So far I've gotten a lot of info from the Weston Price Foundation and a the great (cook)book Nourishing Traditions by Sally Fallon. I will not site studies here because both the foundation (there is a website) and the book do so with great detail. I hope this info can help a woman who is suffering the way I once suffered.
off to find my apple cider vinegar...
Thanks a bunch!... Joyce in the mts.
I used to have to take Alacer Emergen-C packets towards the end of my pregnancy. I literally couldn't stomach the thought of drinking plain water, and my body was craving minerals really bad towards the end.
There is also drinking ginger beer, or eating those little ginger candies from teh chinese market.
I have also heard that if you keep your protein intake up it will curb nausea.
Missionary, birth-worker, midwifery student
Mama to DD (9yr), DS (3yr), & UC twin DDs (5yr)
Which reminds me, my poor kombucha "mushroom" (symbiotic colony of bacteria and yeast) is sadly negelcted on my pantry shelf right now...
I have made it for my family, but have been reluctant to take it because of it's detoxifying effects. Since I've never done a detox before, starting while pregnant and or nursing doesn't seem like a wise idea since all that's stored in my body surely will have an effect on baby, right?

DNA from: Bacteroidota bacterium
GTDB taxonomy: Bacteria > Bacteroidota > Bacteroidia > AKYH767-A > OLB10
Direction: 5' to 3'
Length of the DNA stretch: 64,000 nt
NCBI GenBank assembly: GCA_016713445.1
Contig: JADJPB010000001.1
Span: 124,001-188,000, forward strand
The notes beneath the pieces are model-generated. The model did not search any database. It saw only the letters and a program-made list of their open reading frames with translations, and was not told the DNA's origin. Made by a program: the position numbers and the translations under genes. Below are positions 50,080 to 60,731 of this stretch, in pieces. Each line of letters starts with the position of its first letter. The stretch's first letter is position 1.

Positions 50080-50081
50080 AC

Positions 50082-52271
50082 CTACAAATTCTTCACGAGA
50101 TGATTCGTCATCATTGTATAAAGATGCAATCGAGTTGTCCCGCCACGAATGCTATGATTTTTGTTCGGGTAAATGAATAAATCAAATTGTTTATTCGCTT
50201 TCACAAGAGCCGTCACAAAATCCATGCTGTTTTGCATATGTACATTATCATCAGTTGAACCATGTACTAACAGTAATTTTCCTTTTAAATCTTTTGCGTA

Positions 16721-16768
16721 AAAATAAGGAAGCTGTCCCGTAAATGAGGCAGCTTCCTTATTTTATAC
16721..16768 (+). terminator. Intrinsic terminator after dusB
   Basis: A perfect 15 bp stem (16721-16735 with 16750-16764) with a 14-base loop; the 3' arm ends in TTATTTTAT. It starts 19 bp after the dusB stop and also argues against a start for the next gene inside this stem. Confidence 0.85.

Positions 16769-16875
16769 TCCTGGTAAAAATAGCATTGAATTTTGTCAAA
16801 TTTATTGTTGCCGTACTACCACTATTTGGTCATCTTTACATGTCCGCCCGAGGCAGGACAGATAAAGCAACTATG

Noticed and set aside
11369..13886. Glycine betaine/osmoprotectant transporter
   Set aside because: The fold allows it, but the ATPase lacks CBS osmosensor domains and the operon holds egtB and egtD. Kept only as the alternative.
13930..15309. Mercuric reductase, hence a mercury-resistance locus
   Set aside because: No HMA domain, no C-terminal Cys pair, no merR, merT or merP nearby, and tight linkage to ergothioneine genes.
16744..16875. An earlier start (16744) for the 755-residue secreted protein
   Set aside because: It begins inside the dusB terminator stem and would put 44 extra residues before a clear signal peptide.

I know many people who drink kombucha while pregnant and nursing, but they started it before childbearing and their bodies had time to get used to it before babies came into the picture. I've been pregnant or nursing or both for over 4 years now and have been wanting to try it for a long time. DS is down to nursing once a day for just a few minutes so I've been planning to get a mushroom again and make some. But now there's a possiblitly that I could be pregnant so I'm waiting to find out before I start.
Any thoughts on this??
To make one gallon of your own Kombucha drink, you will need a wide mouth glass jug (please do not use plastic or ceramic, it can leach harmful stuff into the kombucha!) You can often buy suitable ones at Wal-Mart with the food storage supplies (I know, I hate shopping there... but there's nowhere else in my town that has nice kombucha-size glass jars!) Some people use a gallon pickle jar. Paper towel or very clean cotton cloth to cover the mouth, rubber band or elastic to hold the cloth cover on the jar. Black and green tea bags, sugar, and 1-2 cups starter. (Don't use honey to make kombucha. White sugar actually works very well, believe it or not, while brown sugar can give the brew a funky flavor that not everyone cares for. The sugar is there to feed the bacteria and yeast, and they convert it into healthy stuff.)